Telpay is thrilled to announce its latest integration with Sage Business Cloud Accounting, an essential tool for small businesses offering efficient accounting features like invoicing, expense tracking, and financial reporting.
This integration combines Telpay’s all-in-one online payment platform with Sage, creating a solution that significantly improves the security and efficiency of payment processes for business owners, accountants, and bookkeepers.
For Telpay Online customers, the security of payment transactions is not just a feature—it’s a fundamental necessity. By incorporating two-factor authentication (2FA), you not only enhance the security of your financial operations but also strengthen the trust and confidence of your clients, partners, and stakeholders. This demonstrates a commitment to safeguarding sensitive financial data, which is paramount in today’s digital world. Let’s explore how 2FA secures your transactions and bolsters trust in your financial operations.
In a recent report, the Criminal Intelligence Service estimated that between $45 billion and $113 billion is laundered through the country every year. As some analysts have noted, part of the reason for those big numbers is that Canada’s anti-money-laundering laws haven’t been that strong compared with other western nations. But that’s changing.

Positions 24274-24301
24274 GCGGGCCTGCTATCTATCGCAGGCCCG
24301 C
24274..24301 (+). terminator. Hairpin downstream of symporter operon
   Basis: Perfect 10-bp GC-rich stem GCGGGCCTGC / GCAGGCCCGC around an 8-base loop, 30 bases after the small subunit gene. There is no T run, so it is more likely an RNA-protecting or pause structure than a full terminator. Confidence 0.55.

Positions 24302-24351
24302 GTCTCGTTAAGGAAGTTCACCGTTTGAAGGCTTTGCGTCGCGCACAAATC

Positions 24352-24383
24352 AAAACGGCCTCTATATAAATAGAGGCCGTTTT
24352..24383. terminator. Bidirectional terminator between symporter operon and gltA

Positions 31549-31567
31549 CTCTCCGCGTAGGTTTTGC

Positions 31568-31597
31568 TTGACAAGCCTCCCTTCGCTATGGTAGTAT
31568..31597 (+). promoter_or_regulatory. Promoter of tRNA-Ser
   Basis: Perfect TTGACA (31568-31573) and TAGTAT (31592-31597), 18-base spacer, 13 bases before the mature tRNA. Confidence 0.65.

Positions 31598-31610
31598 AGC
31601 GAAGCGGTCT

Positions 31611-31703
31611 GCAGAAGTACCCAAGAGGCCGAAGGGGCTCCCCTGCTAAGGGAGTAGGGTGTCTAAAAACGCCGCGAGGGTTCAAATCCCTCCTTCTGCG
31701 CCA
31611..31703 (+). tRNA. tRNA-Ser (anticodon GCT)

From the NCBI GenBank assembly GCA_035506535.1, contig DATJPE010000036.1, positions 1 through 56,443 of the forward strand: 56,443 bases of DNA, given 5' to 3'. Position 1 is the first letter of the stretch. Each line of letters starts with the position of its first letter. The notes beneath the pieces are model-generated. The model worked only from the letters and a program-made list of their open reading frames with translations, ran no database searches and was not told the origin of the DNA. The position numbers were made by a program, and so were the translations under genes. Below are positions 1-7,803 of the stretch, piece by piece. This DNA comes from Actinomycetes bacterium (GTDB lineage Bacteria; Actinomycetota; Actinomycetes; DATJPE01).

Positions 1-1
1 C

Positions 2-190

Last year, the Financial Transactions and Reports Analysis Centre of Canada (FINTRAC) announced new anti-money laundering and anti-terrorist financing requirements. For Money Service Businesses like Telpay, these new rules mean that we have to ensure we know who our clients are. In accordance with these requirements, Telpay has been requesting personal information of primary users and signing officers, such as their date of birth and home address.
We know there are lots of questions about this. Why are we collecting this information? What are we going to do with it? What is a beneficial owner? Let’s get to some answers.
If there was any doubt about how common electronic funds transfers (EFTs) and credit cards have become for Canadian businesses, a recent Payments Canada report put it to rest. In 2020, EFTs made up 25% of total business payment value in this country, while credit cards accounted for 24%.
That credit card number in particular was unheard of just five years previous. But as that Payments Canada report suggests, there have been four key drivers of credit card usage among businesses recently: payment acceptance, rewards, perceived convenience, and easier control of payments.
Pre-Authorized Debits (PADs) can be the most efficient and cost-effective way for consumers and businesses to make certain payments such as a mortgage, utility, membership dues, and insurance.
Payments Canada recently proposed several amendments to the Pre-Authorized Debits Rule, last reviewed in 2008. With the increasing level of technological advancements and market demands of Canadians who want greater flexibility and choice of Payment Service Providers (PSPs), Payments Canada is proposing changes to the PADs Rule to meet these evolving needs.